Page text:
Seraphine, League of Legends a new character, a glorious bomb of fame and success within the game.
But Riot even created real social media accounts for his character, and in that, Seraphine is a bedroom producer living in our world. He has a cat named Bao, he likes to do face masks, and he is a K / DA supporter.
You are a cafe employee who wants to follow the music. His Twitter became a place to tell him his background stories. One day he sends a cover of K / DA’s “Pop / Stars” and is “recognized” by the party; the next thing you know, he flies out to help record with the band.
Prior to Seraphine release, all of this seemed like an obvious exaggeration of Riotine’s upcoming champion and skins, but things took a turn for the worse when Seraphine began writing about her worries. He was suffering from imposter syndrome now that he was working with the K / DA, and he asked fans to send him encouraging messages – which he later wrote on the cork board.
I don’t think I’ll ever be completely ready. but I know there are people who believe in me, and that is more than enough. thank you very much, even sincerely. i will deal with this in my head pic.twitter.com/j7xZ7gQHqC
– Seraphine⭐ (@seradotwav) October 11, 2020
i don't think i'll ever be fully ready. but i know there's people believing in me, and that's more than enough. 💜 thank you so much, i mean it sincerely. i'm gonna face this head on pic.twitter.com/j7xZ7gQHqC
— Seraphine⭐🌊 (@seradotwav) October 11, 2020
In response to the first request for incentive, there were tons of contempt among kind messages. “This is a blatant blasphemy,” reads one. “Hey, this is confusing using mental health struggles and problems as a marketing tool,” reads one. Any user who has responded to the recommendation also comes across another response that recognizes that Seraphine is not real.
i'm realizing that i can't do this alone. and maybe i need to be the one to ask for help… so could you give me some encouraging words? i need something to believe in right now
— Seraphine⭐🌊 (@seradotwav) October 10, 2020
While there were still fans who found solace in Seraphine, who related her tweets, and enjoyed what she represented, others found her concerns disturbing, especially in our current dark age of COVID. He’s not a real person, and he shouldn’t be forcing people to feel close to him using mental illness when he’s a public marketing campaign for a video game character.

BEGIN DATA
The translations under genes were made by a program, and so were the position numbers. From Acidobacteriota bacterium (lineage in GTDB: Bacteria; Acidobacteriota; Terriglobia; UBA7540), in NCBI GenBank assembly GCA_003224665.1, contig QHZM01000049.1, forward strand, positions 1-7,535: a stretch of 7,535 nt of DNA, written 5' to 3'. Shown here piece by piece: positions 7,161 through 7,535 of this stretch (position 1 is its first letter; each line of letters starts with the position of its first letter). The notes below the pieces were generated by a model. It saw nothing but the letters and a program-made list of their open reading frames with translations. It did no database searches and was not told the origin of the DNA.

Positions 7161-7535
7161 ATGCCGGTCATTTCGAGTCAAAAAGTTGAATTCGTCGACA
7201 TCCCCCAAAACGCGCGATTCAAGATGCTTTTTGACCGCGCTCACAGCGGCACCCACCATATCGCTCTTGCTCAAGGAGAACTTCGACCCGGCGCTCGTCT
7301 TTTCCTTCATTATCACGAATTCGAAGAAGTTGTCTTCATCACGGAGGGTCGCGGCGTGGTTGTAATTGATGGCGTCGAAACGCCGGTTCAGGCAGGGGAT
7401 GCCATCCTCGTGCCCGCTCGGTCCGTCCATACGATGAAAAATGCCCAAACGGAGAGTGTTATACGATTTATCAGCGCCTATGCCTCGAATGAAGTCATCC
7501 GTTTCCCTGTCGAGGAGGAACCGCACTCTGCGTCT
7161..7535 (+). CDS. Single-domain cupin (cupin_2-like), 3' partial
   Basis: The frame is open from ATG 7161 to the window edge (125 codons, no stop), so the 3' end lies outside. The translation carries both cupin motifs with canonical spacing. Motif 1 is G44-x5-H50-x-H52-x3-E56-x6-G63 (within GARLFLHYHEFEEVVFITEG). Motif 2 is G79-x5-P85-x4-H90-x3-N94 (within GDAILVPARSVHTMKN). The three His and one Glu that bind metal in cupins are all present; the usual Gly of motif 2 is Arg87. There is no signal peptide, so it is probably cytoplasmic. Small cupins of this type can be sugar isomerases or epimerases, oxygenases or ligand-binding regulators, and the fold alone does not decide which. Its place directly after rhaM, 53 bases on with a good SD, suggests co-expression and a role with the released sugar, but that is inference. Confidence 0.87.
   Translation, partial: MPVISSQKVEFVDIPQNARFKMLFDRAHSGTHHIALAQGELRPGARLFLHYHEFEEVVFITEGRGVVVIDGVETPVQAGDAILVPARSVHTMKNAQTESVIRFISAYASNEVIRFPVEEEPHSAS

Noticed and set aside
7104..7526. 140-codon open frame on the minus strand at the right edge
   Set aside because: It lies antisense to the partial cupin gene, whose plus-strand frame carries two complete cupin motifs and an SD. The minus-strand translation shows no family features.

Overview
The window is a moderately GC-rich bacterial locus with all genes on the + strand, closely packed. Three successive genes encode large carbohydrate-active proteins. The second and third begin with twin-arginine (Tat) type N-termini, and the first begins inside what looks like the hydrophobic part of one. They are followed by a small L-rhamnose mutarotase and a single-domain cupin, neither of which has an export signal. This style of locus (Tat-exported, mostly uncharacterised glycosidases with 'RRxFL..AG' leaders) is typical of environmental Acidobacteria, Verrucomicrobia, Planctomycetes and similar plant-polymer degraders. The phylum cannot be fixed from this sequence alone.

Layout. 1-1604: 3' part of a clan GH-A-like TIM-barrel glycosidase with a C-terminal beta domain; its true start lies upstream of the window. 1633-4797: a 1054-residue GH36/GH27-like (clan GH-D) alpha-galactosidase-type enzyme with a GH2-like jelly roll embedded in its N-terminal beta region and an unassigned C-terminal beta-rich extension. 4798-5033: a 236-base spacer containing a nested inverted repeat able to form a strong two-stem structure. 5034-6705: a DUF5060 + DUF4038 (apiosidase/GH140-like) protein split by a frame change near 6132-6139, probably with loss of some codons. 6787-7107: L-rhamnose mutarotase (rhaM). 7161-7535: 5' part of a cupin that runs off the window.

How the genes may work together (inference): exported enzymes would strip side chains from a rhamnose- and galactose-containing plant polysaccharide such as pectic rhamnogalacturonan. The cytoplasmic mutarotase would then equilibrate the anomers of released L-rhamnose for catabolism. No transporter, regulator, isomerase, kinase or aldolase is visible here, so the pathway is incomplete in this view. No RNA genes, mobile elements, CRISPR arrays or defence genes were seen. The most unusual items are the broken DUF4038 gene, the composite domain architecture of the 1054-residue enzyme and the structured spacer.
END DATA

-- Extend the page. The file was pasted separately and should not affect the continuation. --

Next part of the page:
Some people compared Seraphine to Miquela Sousa, a fictional CGI promoter, because he was creating relationships with others, all of which is not true. His posting concerns have been a wonderful reminder that the brands and characters used to promote them are not our friends.
Something about a marketing account using self-doubt & mental health to come across as relatable is Sadge capitalism https://t.co/qhfmuxwQgz
— Barento (@Razleplasm) October 11, 2020
While the K / DA campaign was run by artistic director Patrick Morales, all of Seraphine’s tweets were written by Bethany Higa. Higa used her experience to make up Seraphine’s story, making them go back. But maybe it has changed a lot.
“Honestly, I have written a lot of that story based on my own experience, as a young lady helping with Riot. It’s like one of my first post-college jobs. I have seen for myself doubt. I have seen my own imposter syndrome and all those things, ”said Higa. “The purpose of this story was to show that sense of hope, that sense of perseverance, and to show him the growth in self-confidence and victory over those struggles and the fears that he may have.”
That doesn’t mean Riot Games isn’t willing to admit mistakes made in Seraphine’s later post.
“I personally am proud of the people in our team, like [Higa] they don’t add very close parts to the character, but we also see that the story we chose had an unintended impact other than the story we were trying to tell, ”said Morales. “Right now, what I can say is that we are taking care of how he treats his fans, as well as topics that could hurt or mislead people.”
We don’t know what’s next for Seraphine or what the Riot Games are planning for future champion promotions, but hopefully it won’t involve making a deceptive communication promoter and giving them a recurring mental illness.